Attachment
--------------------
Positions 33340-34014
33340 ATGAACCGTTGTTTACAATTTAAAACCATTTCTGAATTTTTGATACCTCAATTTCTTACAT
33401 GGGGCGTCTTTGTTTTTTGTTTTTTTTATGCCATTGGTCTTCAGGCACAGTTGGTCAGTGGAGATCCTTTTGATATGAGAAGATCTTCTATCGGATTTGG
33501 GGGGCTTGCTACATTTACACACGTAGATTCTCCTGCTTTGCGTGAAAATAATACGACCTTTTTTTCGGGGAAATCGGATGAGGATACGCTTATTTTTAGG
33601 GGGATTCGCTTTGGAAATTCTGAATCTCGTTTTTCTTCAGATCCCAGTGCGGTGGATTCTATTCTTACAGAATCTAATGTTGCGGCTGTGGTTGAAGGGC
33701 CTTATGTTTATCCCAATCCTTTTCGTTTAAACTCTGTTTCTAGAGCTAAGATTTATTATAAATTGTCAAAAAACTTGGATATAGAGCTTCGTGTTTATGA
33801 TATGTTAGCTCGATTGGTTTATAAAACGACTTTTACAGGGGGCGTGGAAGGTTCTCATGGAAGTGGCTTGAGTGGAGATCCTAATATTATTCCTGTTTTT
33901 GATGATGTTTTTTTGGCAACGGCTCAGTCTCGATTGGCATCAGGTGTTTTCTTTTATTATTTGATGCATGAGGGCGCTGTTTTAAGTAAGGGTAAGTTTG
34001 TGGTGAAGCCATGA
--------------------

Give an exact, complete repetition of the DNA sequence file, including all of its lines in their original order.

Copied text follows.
Positions 33340-34014
33340 ATGAACCGTTGTTTACAATTTAAAACCATTTCTGAATTTTTGATACCTCAATTTCTTACAT
33401 GGGGCGTCTTTGTTTTTTGTTTTTTTTATGCCATTGGTCTTCAGGCACAGTTGGTCAGTGGAGATCCTTTTGATATGAGAAGATCTTCTATCGGATTTGG
33501 GGGGCTTGCTACATTTACACACGTAGATTCTCCTGCTTTGCGTGAAAATAATACGACCTTTTTTTCGGGGAAATCGGATGAGGATACGCTTATTTTTAGG
33601 GGGATTCGCTTTGGAAATTCTGAATCTCGTTTTTCTTCAGATCCCAGTGCGGTGGATTCTATTCTTACAGAATCTAATGTTGCGGCTGTGGTTGAAGGGC
33701 CTTATGTTTATCCCAATCCTTTTCGTTTAAACTCTGTTTCTAGAGCTAAGATTTATTATAAATTGTCAAAAAACTTGGATATAGAGCTTCGTGTTTATGA
33801 TATGTTAGCTCGATTGGTTTATAAAACGACTTTTACAGGGGGCGTGGAAGGTTCTCATGGAAGTGGCTTGAGTGGAGATCCTAATATTATTCCTGTTTTT
33901 GATGATGTTTTTTTGGCAACGGCTCAGTCTCGATTGGCATCAGGTGTTTTCTTTTATTATTTGATGCATGAGGGCGCTGTTTTAAGTAAGGGTAAGTTTG
34001 TGGTGAAGCCATGA